Pen-Y-Castell Roman Camp by John Wynne HopkinsOld maps and plans of the town of Llanelli show an ancient fortification on the site that is now bounded by the buildings that are known today as ‘The Metropolitan’, ‘Castle Field’, ‘Le Caprice’ (Castle Buildings) and Pencastell. Past historians have referred to this site as being Roman or Norman in origin. Early Ordnance Survey maps name the site as ‘Ancient Camp’ or ‘Pen-y-Castell’.

Before the construction of Castle Buildings at the end of nineteenth century the site is outlined as a square or rectangular shaped earthwork with rounded corners. The earth work was approximately fifty metres square, lying today on the mound that is John Street and was approximately sixty metres from the now culverted river Lliedi.

One early plan of the site clearly shows it as the classic ‘playing card’ shape typical of a small fortlet or ‘practise camp’ constructed by the Roman army when in hostile territory. On arrival at a strategic position such as a spur or platform overlooking a river-plain, the soldiers would dig '' V '' shaped trenches, and with the spoils they would raise earth ramparts topped with a wooden palisade of sharpened stakes, the entire structure forming a rectangle or square.

Given the close proximity of this site to the major Roman fort at Loughor, there is strong evidence that this site was indeed a Roman fort or camp. Comparative Roman fortlets and camps of this type have been identified at Trawsfynydd, Tomen y Mur, Llanfaircaereinion and much closer to Llanelli, at Gorseinon.

The first detailed reference to Llanelli’s Roman site appears in the ‘The history of the Llanelly Parish Church’ by the Victorian historian Arthur Mee (1888), he attributes the site as being Roman, stating...

Eighteen hundred years ago Llanelly was a Roman out-post. The Legionnaires, penetrating ever westward, arrived at length at Loughor. There they founded a settlement, and spanning the river with a bridge of wood, pushed on to Llanelly. This was their terminus in South Carmarthenshire. Elsewhere in the county they left traces of their presence in the shape of roads and other works, and still more enduring monuments of etymology. But at Llanelly a square green camp alone remained until the present decade to tell of the place as known to the Romans.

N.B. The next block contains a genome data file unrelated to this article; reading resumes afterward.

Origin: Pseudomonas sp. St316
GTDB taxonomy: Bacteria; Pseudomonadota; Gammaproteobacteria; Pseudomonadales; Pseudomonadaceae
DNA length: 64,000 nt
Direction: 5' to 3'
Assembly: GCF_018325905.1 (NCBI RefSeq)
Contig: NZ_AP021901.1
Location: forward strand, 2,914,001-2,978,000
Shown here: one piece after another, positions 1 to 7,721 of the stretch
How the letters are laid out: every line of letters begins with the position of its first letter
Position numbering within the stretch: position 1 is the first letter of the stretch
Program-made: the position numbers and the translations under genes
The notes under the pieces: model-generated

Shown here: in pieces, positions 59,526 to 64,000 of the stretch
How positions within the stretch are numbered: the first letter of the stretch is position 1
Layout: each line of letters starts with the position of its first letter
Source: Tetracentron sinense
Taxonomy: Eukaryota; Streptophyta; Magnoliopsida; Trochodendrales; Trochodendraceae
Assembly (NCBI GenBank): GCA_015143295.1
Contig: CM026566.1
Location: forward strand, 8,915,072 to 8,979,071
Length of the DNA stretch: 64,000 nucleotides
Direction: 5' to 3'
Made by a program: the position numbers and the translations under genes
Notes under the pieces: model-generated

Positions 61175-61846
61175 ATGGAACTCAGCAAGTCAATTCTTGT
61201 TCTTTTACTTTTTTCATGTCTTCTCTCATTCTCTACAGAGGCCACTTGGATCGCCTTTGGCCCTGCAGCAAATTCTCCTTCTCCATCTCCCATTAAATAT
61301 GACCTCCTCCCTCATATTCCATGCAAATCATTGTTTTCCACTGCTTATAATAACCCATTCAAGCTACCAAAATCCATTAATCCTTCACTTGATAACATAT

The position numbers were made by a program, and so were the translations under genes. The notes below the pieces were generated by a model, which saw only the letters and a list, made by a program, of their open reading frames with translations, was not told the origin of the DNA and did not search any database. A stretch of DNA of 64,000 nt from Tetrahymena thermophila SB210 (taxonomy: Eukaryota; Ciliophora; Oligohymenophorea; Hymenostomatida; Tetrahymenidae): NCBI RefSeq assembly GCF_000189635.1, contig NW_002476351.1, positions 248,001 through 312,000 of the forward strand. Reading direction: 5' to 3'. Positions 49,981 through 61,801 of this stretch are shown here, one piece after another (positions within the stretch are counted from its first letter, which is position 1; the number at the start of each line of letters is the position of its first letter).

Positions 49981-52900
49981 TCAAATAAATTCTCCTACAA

John Innes the author of ‘Old Llanelly’ witnessed the removal of this earthwork and wrote that

The Old Castle was the square mound where John Street now stands and nothing else. There were no foundations or buildings of any kind’. Further evidence to support the possibility of the Roman occupation of Llanelli is the cluster of coin finds in and around the town.

A detailed archaeological survey and investigation of the Pen-y-Castell site is required to prove conclusively that the site is of Roman origin. But from existing cartographical evidence, there may well have been a temporary Roman marching camp on the site that was destroyed or built over in the late 19th century. From this temporary fort the Romans would have guarded a nearby fording at the river Lliedi.

A Blue Plaque on the wall of ‘The Metropolitan’ in John Street marks the NW corner of the earthwork. A scale model of this fortification can be seen at Parc Howard Museum.